- Highlighted in The Good Witch by deliberately contrasting it to The Mind Is a Plaything of the Body in the form of Roxanne, a formerly male basketball player transformed into a female cheerleader. Roxanne doesn't think of himself as a girl but his new body appears to have come with a full set of built-in female living skills at the subconscious level which cause him some cognitive dissonance every time he automatically does something feminine, like wrapping his towel girl-style the first time he gets out of the shower.
- Played with in Eerie Cuties: Poor Ace hasn't yet to figure out that some things are not so different for girls.
- Gender flipped in Sword Princess Amaltea. After being turned into a guy by a magical spring, Amaltea wonders how the heck guys can walk with..."something" in between their legs getting in the way. Ossian muses that it's a matter of habit.
- It's in most of the origin stories for the TG characters of the Whateley Universe. The extent snd duration varies from author to author and from character to character.
- The title character in The Saga of Tuck averts this in the beginning, as Tuck is so scared of discovery when his girlfriend dresses him up that he acts like a demure, shy young girl. Later, as other women in the story sharpen his imitation, this trope is lampshaded. Some girls who admit they find dresses and makeup intimidating also lampshade this.
- There are literally thousands of original TG stories posted on the web (The Fiction Mania site alone has more than 15,000 stories on it) and most of them are based entirely on this trope — and little else, unfortunately.
Bender/Coilette: I need more lipstick! Much more! Ooh, yeah! That's the stuff! Men love it when you really glob it on.
- In the episode "Bend Her," Bender undergoes a sex-change operation to compete as a woman in the Robot Olympics.
Leela: No, they don't.
Amy: No way!
Bender/Coilette: Oh, please! Every man wants a tramp. No wonder you girls aren't married. I tell you, men are so much better at being women.
Zapp: Leela! So it's you I've been attracted to. Oh God, I've never been so happy to be beaten up by a woman.
- Another episode featured Leela posing as a man to enlist in the military (and keep her friends alive like she always does). However, the only error she made was slapping her CO for a congratulatory butt-pat. Most of the situation's humor came from Zap Brannigan's "feelings that are weird and deeply confusing".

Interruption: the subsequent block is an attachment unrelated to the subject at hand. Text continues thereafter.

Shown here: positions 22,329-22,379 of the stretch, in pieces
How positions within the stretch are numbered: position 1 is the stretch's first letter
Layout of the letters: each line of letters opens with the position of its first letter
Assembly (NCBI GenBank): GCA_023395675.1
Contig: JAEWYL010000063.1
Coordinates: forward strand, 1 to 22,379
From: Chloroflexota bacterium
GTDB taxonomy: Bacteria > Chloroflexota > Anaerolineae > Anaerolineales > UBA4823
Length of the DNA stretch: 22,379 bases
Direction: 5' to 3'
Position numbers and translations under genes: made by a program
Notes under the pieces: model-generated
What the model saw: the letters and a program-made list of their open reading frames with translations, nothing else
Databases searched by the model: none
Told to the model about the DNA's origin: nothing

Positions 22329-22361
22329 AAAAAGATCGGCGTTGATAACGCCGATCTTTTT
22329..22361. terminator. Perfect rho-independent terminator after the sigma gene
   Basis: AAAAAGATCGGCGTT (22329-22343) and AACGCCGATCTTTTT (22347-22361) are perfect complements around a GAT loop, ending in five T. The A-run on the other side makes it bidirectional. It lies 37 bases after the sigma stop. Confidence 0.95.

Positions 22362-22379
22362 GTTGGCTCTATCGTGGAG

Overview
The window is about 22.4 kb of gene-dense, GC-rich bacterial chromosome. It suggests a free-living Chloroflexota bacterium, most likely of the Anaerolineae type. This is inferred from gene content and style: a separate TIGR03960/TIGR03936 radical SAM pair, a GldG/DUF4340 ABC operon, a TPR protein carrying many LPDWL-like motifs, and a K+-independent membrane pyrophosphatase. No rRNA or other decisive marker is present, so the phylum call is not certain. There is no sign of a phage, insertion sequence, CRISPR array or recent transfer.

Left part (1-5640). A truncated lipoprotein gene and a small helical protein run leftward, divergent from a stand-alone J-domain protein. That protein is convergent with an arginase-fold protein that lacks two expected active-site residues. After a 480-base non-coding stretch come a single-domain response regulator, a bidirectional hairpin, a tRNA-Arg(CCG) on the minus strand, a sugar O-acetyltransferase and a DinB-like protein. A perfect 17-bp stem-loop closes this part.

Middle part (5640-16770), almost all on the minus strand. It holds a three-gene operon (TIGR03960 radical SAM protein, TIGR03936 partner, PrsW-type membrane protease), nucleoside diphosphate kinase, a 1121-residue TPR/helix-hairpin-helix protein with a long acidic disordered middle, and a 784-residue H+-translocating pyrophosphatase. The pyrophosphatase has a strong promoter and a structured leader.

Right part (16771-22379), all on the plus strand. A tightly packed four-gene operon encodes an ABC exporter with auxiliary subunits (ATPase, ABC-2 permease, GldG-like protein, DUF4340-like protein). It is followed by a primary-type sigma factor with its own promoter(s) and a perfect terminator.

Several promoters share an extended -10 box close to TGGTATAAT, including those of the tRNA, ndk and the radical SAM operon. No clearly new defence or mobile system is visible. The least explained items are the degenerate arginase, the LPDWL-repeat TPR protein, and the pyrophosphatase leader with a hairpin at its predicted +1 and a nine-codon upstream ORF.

- In the last part of Neutopia, everyone swaps gender. The guys just use this as an opportunity to get free drinks.
- An early episode of The Fairly OddParents!, "The Boy Who Would Be Queen". After Timmy mocks the idea of becoming a girl so he could figure out the perfect present to get for Trixie Tang, Wanda takes advantage of his wording and turns him into one. After Cosmo and Wanda have a laugh at his expense, he leaves to find the gift, but not before wishing they would switch genders, resulting in Cosma and Wando.
Timmy: Why would I wish I was a girl? *laughs* *changed*
- In the short animation Geraldine, a man wakes up to find that he's spontaneously become a girl. The short is about him adjusting to the change. Then, just as he's gotten into the swing of life as a woman (at the altar, no less), he changes back, with as little explanation as the change that started the short.
- A lesbian feminist journalist, Norah Vincent, decided to replicate Black Like Me with gender instead of race and found that men perceived her as having effeminate mannerisms while she was disguised. (The book is called Self-Made Man: My Year Disguised as a Man..) She gained a lot of sympathy for the ways in which men force themselves to conform to gender roles as confining in their own ways as women's. She began by being nervous about whether she was acting properly manly, but later realized that it helped her fit in, because all of the (actual) men were doing it too.
"I passed in a man's world not because my mask was so real, but because the world of men was a masked ball."
- This happened to a fair share of folks on the transgender spectrum. While they identify as their gender, that doesn't mean they necessarily "act like" a boy or girl (or know the social differences). This could be because their personality is just boyish or feminine, they weren't raised as their gender, or various other reasons.
- Trans women in transition (from male to female) may notice their sex drive changing from a male sex drive to a female sex drive. Short version: male orgasms are more "flash in the pan" than female orgasms; quicker to build, quicker to go away.
- Trans men in transition get this, too. Many have noted that the added testosterone makes them more aggressive and quicker to notice the physical traits of the gender they're sexually attracted to.